“U.S. negotiators should move decisively in the new year to find out how far Kim is willing to go toward a verified cap on his arsenal. Discussions on reducing or eliminating that arsenal come later,” Mount said in an email to the Associated Press.

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Despite Kim’s talk of halting his nuclear weapons program, private analysts have suggested that the North continued to develop weapons and build missile sites after the June 12 summit. Satellite imagery appeared to show new work being conducted at missile sites in the second half of 2018.

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“Over the last year, signs of continued work on the arsenal were alarming but not duplicitous because there was never a commitment to stop those activities,” Mount said. “That may no longer be true, raising the risk that the White House feels cheated rather than just stonewalled.”

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Despite concerns about North Korea’s weapons-related activities, Trump remains outwardly confident in the deal he struck with Kim. He’s also stopped hurling insults at the North Korean leader since their meeting.

“We fell in love,” Trump said in late September when discussing a series of letters he exchanged with Kim after their summit.

The two sides are now trying to set up a second summit.

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On Dec. 24, Trump tweeted that his team was making progress with North Korea.

“Looking forward to my next summit with Chairman Kim!” he tweeted.

No date has been set for the summit at this point.

A softer relationship with South Korea

Kim declared in his speech that the North’s relationship with the South has reached a “completely new phase,” following three summits with South Korea’s Moon in 2018.

The remarks come two days after Kim sent a letter to the South in which he said he was looking forward to meeting with Moon again in 2019, perhaps even in Seoul.

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Relations have softened significantly between the two Koreas. They iced a unified women’s hockey team at the Winter Olympics in Seoul last year, and dozens of South Koreans were permitted to briefly reunite with relatives living in the North, many of them for the first time since the Korean War broke out.

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Kim and Moon also reached an agreement to remove many of the guard posts and armaments along the demilitarized zone between the two nations.

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But North Korea remains irritated by the South’s alliance with the U.S. Kim said in his speech that he wants to see the South “completely stop” joint military drills with the U.S. and force the Americans to remove their strategic weapons systems from the region.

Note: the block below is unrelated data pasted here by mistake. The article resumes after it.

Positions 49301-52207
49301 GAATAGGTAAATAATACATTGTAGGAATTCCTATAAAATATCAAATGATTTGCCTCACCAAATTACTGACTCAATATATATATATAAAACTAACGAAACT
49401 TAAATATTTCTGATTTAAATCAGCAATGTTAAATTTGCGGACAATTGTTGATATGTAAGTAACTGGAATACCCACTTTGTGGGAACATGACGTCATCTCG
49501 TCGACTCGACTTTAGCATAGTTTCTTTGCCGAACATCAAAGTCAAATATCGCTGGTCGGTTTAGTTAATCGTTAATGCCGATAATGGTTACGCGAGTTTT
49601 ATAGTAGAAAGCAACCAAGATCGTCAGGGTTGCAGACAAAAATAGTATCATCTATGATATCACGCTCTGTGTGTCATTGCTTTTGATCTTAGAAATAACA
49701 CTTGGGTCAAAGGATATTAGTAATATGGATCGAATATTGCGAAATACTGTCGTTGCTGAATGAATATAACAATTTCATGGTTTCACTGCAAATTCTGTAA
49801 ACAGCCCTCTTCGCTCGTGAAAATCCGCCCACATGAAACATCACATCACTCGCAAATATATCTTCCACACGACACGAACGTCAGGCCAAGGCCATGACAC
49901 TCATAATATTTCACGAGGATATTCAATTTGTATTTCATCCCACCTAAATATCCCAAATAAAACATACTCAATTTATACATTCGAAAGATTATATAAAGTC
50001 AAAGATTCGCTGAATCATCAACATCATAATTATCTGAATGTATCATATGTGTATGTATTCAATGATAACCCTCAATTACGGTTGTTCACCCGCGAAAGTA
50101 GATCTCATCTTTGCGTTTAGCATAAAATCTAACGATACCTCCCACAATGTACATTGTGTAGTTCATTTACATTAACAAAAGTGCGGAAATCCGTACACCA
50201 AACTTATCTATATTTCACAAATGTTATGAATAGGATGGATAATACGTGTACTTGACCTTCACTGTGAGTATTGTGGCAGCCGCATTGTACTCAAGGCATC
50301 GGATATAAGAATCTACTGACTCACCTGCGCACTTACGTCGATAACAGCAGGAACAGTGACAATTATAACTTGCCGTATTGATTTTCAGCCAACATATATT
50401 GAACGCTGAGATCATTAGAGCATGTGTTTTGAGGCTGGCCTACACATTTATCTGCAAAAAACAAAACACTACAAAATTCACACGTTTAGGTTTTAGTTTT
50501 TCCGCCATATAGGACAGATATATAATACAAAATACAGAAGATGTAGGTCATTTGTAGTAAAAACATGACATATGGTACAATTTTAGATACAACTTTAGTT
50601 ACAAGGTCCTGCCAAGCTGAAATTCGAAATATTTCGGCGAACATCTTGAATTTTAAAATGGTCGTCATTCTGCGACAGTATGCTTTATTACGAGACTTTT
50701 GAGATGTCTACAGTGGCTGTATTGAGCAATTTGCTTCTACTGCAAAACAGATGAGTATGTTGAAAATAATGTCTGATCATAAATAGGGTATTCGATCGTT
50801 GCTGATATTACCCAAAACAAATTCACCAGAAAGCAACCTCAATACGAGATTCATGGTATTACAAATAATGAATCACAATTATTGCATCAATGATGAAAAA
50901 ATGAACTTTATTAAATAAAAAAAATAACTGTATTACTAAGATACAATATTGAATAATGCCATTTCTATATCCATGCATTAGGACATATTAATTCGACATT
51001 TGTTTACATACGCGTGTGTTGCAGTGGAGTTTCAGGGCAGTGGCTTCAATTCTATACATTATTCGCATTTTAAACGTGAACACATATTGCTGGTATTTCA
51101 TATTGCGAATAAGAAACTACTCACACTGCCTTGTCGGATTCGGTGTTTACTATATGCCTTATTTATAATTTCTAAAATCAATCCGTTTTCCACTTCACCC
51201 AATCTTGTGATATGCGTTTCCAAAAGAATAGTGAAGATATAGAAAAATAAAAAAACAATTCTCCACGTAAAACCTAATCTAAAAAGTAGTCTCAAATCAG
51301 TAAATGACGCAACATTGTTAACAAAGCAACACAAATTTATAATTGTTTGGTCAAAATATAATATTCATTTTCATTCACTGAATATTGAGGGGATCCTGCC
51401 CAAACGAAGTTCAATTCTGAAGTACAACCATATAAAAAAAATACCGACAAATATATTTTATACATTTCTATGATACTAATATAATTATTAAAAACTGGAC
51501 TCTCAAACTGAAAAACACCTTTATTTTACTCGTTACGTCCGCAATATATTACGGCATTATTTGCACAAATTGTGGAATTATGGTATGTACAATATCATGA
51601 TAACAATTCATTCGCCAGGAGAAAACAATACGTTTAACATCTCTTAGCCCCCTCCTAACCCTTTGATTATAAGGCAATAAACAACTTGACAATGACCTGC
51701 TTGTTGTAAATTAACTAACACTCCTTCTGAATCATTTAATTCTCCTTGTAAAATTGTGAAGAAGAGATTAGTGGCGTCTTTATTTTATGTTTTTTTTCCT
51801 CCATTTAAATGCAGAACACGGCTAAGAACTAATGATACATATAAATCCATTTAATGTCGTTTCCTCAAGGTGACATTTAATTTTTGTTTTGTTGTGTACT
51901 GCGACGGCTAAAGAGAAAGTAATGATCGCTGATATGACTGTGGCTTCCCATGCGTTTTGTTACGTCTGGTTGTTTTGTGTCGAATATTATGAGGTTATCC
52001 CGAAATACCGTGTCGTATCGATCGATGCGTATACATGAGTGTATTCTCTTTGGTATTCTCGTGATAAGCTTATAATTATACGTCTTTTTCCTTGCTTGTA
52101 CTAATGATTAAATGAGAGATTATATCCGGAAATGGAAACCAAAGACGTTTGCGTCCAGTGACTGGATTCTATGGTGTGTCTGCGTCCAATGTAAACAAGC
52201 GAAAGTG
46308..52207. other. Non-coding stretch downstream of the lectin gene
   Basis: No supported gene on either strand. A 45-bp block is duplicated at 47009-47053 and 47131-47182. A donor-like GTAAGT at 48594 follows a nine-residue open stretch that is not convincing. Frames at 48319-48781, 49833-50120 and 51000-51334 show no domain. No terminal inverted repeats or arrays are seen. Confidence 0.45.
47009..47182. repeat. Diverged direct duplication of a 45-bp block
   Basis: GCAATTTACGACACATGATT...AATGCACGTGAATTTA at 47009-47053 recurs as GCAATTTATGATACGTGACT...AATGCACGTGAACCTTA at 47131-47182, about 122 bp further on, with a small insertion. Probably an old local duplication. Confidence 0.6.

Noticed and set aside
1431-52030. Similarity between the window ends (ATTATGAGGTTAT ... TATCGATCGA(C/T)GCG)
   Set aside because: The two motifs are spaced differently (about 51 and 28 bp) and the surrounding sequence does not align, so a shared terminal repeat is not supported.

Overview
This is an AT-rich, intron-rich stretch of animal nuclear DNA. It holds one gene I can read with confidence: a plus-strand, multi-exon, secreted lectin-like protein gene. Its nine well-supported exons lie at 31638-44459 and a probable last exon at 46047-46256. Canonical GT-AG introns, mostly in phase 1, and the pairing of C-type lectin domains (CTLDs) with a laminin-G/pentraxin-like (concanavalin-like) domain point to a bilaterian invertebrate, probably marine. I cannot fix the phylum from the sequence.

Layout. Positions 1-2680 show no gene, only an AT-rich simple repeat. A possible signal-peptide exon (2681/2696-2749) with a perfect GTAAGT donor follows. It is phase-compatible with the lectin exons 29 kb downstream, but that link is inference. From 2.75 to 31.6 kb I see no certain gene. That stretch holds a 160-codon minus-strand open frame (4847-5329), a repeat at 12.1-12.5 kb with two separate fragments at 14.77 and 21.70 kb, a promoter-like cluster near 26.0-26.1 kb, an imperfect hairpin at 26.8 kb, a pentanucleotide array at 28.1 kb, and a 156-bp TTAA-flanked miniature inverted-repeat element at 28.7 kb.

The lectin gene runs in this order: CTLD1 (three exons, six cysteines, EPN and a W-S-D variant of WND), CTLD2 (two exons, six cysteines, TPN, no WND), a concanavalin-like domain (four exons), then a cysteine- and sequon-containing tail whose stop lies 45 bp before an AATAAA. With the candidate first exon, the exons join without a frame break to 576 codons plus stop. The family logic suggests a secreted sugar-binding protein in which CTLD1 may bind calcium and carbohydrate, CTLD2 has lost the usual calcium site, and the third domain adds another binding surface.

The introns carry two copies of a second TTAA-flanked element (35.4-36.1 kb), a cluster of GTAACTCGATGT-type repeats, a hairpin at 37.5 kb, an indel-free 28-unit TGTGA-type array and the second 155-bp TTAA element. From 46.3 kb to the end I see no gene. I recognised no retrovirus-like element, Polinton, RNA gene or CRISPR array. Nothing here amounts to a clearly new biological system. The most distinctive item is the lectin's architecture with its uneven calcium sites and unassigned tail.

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He also made a nationalistic call urging for stronger inter-Korean co-operation and said the North is ready to resume operations at a jointly run factory park in the North Korean border town of Kaesong and restart South Korean tours to the North’s Diamond Mountain resort. Neither of those is possible for South Korea unless sanctions are removed.

In this April 27, 2018, file photo, North Korean Leader Kim Jong Un, left, prepares to shake hands with South Korean President Moon Jae-in over the military demarcation line at the border village of Panmunjom in Demilitarized Zone.

In this April 27, 2018, file photo, North Korean Leader Kim Jong Un, left, prepares to shake hands with South Korean President Moon Jae-in over the military demarcation line at the border village of Panmunjom in Demilitarized Zone.

Korea Summit Press Pool via AP

South Korea’s government welcomed what it described as Kim’s commitment to peace in a statement on Tuesday. Seoul said it plans to work closely with the international community for the denuclearization of the peninsula while also advancing inter-Korean relations to an “irreversible level.”

The Korean War was fought from 1950-53 and ended in a truce signed by North Korea, the U.S. and China. The North and South are still technically at war, although both sides have said they want to establish a solid framework for peace.

With files from Reuters and the Associated Press

© 2019 Global News, a division of Corus Entertainment Inc.